combined and succeed one another
- Cookbooks show desire to design dishes, courses and whole meals which present patterns of harmonious or contrasting
flavors and textures: they are designing a work of art
- Some dishes clearly are works of art in classifying sense but do they merit aes attention (are they works of art in
Evaluative sense of "work of art"
- Claim about whether the object is worth aes attention; does it merit or repay aes consideration?
- Sure "Metal Pipes" were intended by maker and gallery owner to be looked at, for own sake, with intensity, and public will probably oblige, but that's not a work of art, it's a pile of junk
- Does not follow that all works of art (in this evaluative sense) are good ones
- This is a work of art, even if not very good
- It deserves to be appraised aes, though will be found wanting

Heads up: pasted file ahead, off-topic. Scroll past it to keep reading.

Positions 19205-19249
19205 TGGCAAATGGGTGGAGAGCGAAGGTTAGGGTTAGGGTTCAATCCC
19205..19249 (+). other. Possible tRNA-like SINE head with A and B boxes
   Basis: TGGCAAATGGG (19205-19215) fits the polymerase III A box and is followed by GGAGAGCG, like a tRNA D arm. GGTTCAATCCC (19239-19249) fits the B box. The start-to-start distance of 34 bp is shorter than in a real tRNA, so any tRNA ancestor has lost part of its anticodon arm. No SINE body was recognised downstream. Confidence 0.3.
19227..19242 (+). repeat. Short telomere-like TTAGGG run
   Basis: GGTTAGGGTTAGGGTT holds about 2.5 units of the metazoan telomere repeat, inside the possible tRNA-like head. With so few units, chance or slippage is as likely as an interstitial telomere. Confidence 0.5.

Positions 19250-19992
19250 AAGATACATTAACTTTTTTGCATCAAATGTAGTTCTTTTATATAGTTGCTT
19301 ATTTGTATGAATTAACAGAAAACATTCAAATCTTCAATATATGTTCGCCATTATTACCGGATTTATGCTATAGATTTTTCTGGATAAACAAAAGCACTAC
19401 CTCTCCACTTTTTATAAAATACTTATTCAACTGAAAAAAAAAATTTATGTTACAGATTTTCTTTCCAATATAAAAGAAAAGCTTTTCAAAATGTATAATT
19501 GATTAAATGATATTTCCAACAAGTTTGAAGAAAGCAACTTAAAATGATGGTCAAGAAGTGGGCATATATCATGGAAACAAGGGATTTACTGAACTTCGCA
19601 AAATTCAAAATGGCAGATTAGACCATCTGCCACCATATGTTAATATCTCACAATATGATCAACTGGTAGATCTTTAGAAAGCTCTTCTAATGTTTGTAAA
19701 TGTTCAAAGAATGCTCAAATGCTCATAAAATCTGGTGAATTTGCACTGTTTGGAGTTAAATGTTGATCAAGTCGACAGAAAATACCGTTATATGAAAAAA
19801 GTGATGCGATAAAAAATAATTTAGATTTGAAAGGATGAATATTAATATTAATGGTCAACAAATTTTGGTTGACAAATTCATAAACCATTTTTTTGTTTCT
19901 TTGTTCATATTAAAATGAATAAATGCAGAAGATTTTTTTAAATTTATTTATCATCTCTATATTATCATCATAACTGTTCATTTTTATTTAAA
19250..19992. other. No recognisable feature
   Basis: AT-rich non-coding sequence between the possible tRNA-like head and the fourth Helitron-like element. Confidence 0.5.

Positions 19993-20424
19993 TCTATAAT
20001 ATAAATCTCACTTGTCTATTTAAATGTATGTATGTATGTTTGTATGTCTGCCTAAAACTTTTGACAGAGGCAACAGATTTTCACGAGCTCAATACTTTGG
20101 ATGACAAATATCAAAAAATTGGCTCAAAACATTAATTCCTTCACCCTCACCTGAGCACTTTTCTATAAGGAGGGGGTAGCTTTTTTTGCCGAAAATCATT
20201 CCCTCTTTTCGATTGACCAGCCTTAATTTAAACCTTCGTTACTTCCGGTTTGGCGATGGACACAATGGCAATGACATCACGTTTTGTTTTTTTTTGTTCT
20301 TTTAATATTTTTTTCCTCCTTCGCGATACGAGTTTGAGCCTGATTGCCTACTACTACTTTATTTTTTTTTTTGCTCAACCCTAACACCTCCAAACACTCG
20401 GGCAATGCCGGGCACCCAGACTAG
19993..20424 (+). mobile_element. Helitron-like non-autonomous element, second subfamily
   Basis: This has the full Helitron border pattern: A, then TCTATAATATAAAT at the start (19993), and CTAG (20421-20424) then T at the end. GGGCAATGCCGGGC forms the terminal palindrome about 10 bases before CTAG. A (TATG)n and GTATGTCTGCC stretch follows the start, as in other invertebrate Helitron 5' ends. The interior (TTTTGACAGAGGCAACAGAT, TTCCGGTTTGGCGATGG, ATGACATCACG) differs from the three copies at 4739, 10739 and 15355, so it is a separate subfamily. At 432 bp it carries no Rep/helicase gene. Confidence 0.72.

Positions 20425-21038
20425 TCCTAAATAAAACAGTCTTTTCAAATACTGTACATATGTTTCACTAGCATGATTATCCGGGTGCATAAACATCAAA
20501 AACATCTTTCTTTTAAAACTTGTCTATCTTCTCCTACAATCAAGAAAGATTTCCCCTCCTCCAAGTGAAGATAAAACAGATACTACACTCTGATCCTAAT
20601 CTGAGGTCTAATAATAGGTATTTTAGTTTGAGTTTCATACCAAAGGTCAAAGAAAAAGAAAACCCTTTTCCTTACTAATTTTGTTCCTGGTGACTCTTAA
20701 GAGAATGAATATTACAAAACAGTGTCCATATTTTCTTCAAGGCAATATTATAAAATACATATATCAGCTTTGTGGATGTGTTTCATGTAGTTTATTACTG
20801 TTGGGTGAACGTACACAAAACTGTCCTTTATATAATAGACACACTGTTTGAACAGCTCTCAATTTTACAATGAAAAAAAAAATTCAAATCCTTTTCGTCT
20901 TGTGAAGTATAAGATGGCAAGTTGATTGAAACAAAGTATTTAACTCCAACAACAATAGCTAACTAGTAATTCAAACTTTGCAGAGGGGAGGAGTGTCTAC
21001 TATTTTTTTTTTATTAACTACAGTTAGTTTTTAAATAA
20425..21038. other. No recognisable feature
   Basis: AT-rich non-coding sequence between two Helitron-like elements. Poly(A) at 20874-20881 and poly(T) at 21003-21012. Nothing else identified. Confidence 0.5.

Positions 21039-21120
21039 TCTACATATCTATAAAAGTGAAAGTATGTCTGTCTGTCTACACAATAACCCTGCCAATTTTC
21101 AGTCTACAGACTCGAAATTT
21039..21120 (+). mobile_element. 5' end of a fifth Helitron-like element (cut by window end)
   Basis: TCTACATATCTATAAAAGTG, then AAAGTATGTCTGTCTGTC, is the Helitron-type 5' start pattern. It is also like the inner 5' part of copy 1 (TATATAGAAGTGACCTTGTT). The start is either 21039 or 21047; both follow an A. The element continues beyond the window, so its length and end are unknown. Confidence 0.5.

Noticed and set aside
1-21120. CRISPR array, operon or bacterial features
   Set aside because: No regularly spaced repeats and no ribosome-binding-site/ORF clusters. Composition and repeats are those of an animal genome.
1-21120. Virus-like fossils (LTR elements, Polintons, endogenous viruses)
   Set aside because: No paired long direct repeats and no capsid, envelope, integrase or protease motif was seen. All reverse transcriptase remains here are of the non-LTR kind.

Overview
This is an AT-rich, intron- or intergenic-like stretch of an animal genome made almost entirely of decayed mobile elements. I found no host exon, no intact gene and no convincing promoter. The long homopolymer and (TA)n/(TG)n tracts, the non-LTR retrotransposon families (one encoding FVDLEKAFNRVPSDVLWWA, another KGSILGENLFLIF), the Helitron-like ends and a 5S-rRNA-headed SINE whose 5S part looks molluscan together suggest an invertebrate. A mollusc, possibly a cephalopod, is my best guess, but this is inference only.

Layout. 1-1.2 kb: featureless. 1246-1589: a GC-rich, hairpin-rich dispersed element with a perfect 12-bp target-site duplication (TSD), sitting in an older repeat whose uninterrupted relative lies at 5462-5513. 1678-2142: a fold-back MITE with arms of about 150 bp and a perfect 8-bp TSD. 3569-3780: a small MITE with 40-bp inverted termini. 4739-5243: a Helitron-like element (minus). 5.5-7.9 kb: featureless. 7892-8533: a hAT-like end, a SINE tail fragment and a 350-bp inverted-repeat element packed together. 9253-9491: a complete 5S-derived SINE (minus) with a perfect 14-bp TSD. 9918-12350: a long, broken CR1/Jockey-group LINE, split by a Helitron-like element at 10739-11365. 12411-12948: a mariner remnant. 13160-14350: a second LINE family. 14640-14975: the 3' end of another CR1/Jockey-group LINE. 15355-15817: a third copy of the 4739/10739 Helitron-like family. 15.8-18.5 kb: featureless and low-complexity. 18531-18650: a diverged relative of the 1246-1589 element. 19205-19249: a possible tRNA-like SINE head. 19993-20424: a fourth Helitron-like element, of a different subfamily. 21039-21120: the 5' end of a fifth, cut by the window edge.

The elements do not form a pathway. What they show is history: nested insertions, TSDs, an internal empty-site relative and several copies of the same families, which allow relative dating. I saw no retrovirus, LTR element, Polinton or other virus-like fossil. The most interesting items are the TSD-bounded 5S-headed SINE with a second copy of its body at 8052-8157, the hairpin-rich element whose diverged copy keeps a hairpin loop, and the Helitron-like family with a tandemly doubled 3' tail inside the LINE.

ART, CRAFT, CREATION, INTERPRETATION
- One argument for why food is not a work of art in evaluative sense
- It's craft, not art, because it's not creative and art must be creative
- Is cookery a mere craft?
- Art/Craft distinction: A distinction in kind of work (not products of work)
- Art is original creation
- Craft is carrying out instructions, following a convention or employing a technique
- E.g., architect who designs church is artist, masons and woodcarvers who carry out his instructions are craftsmen
- Painters and composers often follow conventions and use technique; create according to a set of rules that define
a genre (sonata form)
- Does this make them craftsman?
- No, as some choice remains: Unlike exact instruction of mason, conventions leave room for choice, so there is some
- Degree of creativity distinguishes art and craft